A group of Valparaiso University students traveled to China in March to assess how the country’s education system is dealing with the equality issue now that China has embarked on market-oriented reform and experience growing economic prosperity.

Led by Zhimin Lin, professor of political science, eight Valpo students – Anna Horkey, Jeung Han Lee, Bo Hou, Peter Keim, Ashley Roll, Amber Will, Zach Merrill, and Benjamin Powers spent a portion of their spring break investigating the subject first hand. In nine days, they visited 15 elementary, middle, and high schools in two cities, Hangzhou and Jiande, and one county, Zhanyi County of Yunnan province. At each visit, they spoke with school administrators, toured the facilities, and interacted with students in and out of the classrooms. In addition, they collected some 700 surveys prepared specially for the field research trip.

“Having no time to recover from jet lag, they worked hard from day one to the last day in China learning about and witnessing the enormous changes that have taken place there over the past 30 years,” Lin said. “The students were able to evaluate what many saw as the growing gap in education between rural and urban residents, genders, income groups, and families with different social status, and assess the success and failures of government policies designed to address educational inequality in China.”

The students also were able to use their Chinese language skills and knowledge of China to not only do research through interaction but also to act as ambassadors bridging the gap across cultures.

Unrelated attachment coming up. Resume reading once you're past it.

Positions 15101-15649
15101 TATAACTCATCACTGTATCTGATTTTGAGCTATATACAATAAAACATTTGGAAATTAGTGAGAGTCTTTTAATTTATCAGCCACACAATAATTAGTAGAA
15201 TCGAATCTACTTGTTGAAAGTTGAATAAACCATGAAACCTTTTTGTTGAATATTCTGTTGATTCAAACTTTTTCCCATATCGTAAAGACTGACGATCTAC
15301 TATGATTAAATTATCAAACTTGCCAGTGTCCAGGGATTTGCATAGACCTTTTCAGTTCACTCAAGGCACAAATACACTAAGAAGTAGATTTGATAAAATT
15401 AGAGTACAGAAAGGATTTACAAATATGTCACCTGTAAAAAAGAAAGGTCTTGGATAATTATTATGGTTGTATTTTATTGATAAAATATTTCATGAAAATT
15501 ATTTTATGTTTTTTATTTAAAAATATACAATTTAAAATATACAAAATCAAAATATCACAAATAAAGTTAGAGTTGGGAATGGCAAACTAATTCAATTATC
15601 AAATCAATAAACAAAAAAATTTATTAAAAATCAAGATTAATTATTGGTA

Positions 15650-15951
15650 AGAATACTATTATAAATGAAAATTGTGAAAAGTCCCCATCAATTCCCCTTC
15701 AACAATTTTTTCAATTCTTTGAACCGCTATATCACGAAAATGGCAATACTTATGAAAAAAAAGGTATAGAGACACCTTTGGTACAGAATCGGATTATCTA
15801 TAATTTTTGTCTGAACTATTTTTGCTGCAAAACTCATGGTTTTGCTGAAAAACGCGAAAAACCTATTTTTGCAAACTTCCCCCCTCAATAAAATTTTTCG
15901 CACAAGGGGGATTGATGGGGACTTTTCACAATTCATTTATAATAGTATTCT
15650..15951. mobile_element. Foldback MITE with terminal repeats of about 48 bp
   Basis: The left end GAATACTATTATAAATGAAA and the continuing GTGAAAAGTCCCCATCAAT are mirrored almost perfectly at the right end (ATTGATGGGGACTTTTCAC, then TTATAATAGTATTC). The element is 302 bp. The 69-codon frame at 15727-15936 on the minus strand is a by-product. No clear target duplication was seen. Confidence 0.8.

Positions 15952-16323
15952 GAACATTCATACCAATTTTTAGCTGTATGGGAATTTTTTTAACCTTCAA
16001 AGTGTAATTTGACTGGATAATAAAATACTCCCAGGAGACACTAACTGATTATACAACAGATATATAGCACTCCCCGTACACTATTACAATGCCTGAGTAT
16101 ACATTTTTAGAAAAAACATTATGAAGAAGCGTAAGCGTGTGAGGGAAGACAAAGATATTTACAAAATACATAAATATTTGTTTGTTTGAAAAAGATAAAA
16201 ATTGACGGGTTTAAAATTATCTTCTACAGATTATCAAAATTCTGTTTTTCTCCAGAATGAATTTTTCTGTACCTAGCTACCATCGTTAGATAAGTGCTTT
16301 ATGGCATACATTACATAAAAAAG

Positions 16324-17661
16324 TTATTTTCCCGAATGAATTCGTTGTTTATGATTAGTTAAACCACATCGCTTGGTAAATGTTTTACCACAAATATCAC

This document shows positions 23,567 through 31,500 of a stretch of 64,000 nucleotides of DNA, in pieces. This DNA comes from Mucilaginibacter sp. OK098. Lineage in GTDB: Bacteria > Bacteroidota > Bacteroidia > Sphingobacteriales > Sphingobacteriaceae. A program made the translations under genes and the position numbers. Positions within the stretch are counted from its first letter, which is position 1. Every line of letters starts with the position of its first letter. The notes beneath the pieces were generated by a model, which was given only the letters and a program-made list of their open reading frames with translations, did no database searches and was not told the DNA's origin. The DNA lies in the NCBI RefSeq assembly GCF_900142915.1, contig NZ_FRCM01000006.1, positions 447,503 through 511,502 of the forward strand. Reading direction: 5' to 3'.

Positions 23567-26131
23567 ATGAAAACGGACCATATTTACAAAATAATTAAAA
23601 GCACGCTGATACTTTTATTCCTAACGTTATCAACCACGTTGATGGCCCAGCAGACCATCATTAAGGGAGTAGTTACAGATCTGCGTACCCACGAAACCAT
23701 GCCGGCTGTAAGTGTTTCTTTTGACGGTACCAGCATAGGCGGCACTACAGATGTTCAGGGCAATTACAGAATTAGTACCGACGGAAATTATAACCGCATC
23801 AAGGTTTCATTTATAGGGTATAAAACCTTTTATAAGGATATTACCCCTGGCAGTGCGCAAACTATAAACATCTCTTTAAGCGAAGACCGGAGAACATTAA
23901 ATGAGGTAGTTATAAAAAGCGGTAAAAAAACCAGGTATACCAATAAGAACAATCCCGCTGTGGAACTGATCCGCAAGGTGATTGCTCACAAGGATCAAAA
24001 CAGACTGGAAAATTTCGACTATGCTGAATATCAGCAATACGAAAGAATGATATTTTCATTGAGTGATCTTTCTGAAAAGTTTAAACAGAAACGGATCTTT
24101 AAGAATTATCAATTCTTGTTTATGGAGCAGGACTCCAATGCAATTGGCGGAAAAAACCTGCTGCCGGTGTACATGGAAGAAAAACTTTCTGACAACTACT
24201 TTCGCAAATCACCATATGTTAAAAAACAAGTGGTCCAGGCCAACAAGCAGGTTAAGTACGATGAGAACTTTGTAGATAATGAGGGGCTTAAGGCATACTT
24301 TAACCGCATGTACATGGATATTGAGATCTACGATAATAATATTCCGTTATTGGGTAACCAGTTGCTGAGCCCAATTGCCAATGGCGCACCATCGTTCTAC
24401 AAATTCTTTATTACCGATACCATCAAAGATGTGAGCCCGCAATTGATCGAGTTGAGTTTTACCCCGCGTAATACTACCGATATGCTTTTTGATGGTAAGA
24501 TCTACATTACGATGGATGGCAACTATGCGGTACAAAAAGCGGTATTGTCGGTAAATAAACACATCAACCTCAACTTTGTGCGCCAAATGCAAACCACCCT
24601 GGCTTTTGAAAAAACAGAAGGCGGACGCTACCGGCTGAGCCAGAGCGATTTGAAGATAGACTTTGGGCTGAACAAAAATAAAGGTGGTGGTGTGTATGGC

“I feel extremely blessed to have been able to go on such a research trip,” said Roll. “Never before have I been treated with such kindness while also being able to immerse ourselves into our research topic.”

The field research trip is part of a semester-long course. Since 2002, more than 120 students have taken part in the annual spring break trip sponsored by the Chinese and Japanese Studies program. Before the trip, the students learned as much background information as possible, designed various research instruments, and developed individual research agendas with a common theme. After the trip, they will incorporate their findings into individual research papers. The research seminar is open to all majors who have some prior exposure to East Asian culture, history, and current affairs. Those interested in future trips should contact Dr. Lin at Zhimin.Lin@valpo.edu.

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